Two studies in 2006 and 2008 suggested that about 40% of Ashkenazi Jews originate maternally from just four female founders which are likely of Near-Eastern origin, while the populations of Sephardi and Mizrahi Jewish communities "showed no evidence for a narrow founder effect".[27][25]

With the exception of Ethiopian Jews and Indian Jews, it has been argued that all of the various Jewish populations have components of mitochondrial genomes that were of Middle Eastern origin.[28][5]

In 2013, however, Richards et al. published work suggesting that an overwhelming majority of Ashkenazi Jewish maternal ancestry, estimated at "80 percent of Ashkenazi maternal ancestry comes from women indigenous to Europe, and [only] 8 percent from the Near East, with the rest uncertain",[29] suggesting that Jewish males migrated to Europe and took new wives from the local population, and converted them to Judaism. Another study by Eva Fernandez and her colleagues argues that the K lineages (claimed to be European in origin by Richards et al.) in Ashkenazi Jews might have an ancient Near Eastern source.[30]

In 1992 G. Lucotte and F. David were the first genetic researchers to have documented a common paternal genetic heritage between Sephardi and Ashkenazi Jews.[31][32] Another study published just a year later suggested the Middle Eastern origin of Jewish paternal lineages.[33]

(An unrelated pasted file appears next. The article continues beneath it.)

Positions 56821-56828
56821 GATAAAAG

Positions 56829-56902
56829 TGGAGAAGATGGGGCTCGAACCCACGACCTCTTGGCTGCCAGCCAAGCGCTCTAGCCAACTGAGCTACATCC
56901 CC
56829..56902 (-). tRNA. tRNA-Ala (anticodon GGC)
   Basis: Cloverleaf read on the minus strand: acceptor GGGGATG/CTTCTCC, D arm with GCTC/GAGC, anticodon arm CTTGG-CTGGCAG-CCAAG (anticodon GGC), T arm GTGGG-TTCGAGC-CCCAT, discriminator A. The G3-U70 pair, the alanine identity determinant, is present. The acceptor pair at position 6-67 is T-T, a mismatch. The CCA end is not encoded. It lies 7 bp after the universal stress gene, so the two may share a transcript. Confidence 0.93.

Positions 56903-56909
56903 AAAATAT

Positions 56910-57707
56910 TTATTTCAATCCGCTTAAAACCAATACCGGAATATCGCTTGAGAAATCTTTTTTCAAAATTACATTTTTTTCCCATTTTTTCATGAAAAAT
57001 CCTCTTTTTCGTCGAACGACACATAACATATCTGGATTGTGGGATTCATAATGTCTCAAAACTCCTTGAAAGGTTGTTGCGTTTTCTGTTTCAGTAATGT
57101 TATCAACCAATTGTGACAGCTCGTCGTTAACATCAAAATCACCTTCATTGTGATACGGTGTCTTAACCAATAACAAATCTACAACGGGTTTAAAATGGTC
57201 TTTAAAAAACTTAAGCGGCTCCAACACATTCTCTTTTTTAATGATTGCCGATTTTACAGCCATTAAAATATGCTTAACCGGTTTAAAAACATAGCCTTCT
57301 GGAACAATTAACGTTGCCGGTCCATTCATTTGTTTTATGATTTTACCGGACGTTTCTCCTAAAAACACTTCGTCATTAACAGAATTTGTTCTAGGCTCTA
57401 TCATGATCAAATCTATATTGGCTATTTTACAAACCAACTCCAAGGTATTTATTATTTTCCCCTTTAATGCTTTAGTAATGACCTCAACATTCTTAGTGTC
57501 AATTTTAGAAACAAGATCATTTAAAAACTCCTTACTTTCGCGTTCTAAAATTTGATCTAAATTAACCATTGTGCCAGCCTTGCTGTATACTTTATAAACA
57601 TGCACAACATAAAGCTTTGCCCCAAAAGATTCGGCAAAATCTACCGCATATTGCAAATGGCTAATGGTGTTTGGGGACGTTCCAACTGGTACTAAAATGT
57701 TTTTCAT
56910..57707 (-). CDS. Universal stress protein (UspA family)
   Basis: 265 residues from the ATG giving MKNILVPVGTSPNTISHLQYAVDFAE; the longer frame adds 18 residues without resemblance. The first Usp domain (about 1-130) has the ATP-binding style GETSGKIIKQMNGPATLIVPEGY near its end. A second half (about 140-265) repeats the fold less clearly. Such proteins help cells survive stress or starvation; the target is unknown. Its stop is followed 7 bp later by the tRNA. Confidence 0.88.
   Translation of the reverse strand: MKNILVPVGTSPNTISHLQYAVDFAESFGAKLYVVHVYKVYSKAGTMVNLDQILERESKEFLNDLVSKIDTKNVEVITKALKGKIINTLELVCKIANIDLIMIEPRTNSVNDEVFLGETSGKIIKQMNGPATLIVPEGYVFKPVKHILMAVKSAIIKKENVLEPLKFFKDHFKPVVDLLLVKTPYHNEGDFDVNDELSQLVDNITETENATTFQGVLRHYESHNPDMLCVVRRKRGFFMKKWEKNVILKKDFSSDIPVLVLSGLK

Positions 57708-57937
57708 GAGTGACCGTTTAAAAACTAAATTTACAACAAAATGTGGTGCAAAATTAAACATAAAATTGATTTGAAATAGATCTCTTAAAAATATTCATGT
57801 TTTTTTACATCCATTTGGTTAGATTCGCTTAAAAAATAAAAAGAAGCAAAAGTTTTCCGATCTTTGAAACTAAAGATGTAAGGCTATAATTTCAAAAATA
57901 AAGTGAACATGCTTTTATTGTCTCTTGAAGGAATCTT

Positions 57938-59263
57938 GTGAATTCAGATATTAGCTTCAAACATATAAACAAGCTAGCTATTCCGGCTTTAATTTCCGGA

In 2000, M. Hammer, et al. conducted a study on 1371 men and definitively established that part of the paternal gene pool of Jewish communities in Europe, North Africa and Middle East came from a common Middle East ancestral population. They suggested that most Jewish communities in the Diaspora remained relatively isolated and endogamous compared to non-Jewish neighbor populations.[13][5][34]

In a study of Israeli Jews and Palestinian Muslim Arabs, more than 70% of the Jewish men and 82% of the Arab men whose DNA was studied, had inherited their Y chromosomes from the same paternal ancestors, who lived in the region within the last few thousand years. "Our recent study of high-resolution microsatellite haplotypes demonstrated that a substantial portion of Y chromosomes of Jews (70%) and of Palestinian Muslim Arabs (82%) belonged to the same chromosome pool."[35] In relation to the region of the Fertile Crescent, the same study noted; "In comparison with data available from other relevant populations in the region, Jews were found to be more closely related to groups in the north of the Fertile Crescent (Kurds, Turks, and Armenians) than to their Arab neighbors."[14]

Approximately 35% to 43% of Jewish men are in the paternal line known as haplogroup J[Note 1] and its sub-haplogroups. This Haplogroup is particularly present in the Middle East, Southern Europe, and Northern Africa.[36] Fifteen to 30% are in haplogroup E1b1b[Note 2], (or E-M35) and its sub-haplogroups.